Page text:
The government has agreed to delete the provisions requiring the reporting of homosexual conduct but keeping the death penalty in the Anti-Homosexuality Bill, 2023.
Uganda’s first Lady Janet Museveni has advocated that the bill should include extensive rehabilitation options to support persons who want to give up practicing homosexuality.
President Museveni and members of the National Resistance Movement (NRM) met behind closed doors on Thursday to discuss these and other issues related to the Anti-homosexuality bill 2023
The likelihood that the bill will pass is strong because the majority of NRM MPs have adopted a unified viewpoint.
The Bill enacted last month establishes strong punishments, including fines and lengthy prison terms (up to 20 years), for offenses like child grooming, aggravated homosexuality, and same-sex activity.
Ms. Museveni claimed that the law’s current formulation places more emphasis on prevention than on correcting individuals who are already homosexual. Currently, the court has the option to order the delivery of social assistance for the aim of rehabilitation after a conviction.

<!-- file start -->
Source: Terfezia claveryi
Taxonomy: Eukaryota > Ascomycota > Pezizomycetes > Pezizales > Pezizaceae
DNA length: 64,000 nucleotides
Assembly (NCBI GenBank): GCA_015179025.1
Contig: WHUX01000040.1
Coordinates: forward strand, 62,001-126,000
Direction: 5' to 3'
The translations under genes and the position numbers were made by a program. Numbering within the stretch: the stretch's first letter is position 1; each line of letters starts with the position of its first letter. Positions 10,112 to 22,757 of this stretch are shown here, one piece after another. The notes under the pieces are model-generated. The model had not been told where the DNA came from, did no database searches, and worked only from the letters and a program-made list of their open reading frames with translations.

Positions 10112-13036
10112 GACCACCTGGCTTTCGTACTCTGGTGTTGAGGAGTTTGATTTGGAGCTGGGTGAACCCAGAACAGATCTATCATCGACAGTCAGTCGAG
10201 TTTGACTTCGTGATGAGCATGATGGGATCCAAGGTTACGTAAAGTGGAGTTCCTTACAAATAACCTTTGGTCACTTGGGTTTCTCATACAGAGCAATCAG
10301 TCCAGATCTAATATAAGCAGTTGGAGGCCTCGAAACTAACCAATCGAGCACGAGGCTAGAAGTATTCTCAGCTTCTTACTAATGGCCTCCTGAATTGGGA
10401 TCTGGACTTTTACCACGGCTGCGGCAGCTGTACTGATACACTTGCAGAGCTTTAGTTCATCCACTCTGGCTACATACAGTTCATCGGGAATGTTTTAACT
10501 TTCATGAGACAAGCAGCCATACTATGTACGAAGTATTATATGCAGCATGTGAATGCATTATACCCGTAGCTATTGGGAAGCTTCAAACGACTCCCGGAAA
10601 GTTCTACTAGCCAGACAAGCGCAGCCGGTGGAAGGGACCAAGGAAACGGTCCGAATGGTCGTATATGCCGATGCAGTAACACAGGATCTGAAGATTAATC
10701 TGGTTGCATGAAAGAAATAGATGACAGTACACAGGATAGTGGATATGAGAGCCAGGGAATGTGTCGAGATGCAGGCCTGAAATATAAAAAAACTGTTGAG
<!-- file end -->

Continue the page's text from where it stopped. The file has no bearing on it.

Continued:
“If we put a law that criminalises all these other things they do in our society but—for those who want to change—provide a formula through which they can change to become normal again, I think our law will be complete,” she said.
The Attorney General’s former position, which disagreed with the death penalty for those convicted of aggravated homosexuality as allowed for in Clause 3(1) of the Bill, has changed, and now supports the death penalty.
The Deputy Attorney General, Mr. Jackson Kafuuzi in an interview with National Media’s Daily Monitor claimed they had ruled out any constitutional violations after carefully examining the provision’s phrasing.
“We were saying it makes the death penalty mandatory, but when you look at the wording of the Bill, it says it is ‘liable to suffer death’. Courts have interpreted this to mean the judge or presiding officer has the discretion to decide whether it should be death or not,” Mr Kafuuzi said
The enacted Act defines aggravated homosexuality as the offense of homosexuality when the victim is under the age of 14 or over 75, has a disability or mental illness, contracts a disease for which there is no known cure, or the offender is a parent, guardian, or a repeat offender.
Due to ambiguity, the government also chose to remove provisions that made failing to report gay conduct illegal. A 5,000 currency point (Shs100m) fine or six months in jail would be imposed for the offense.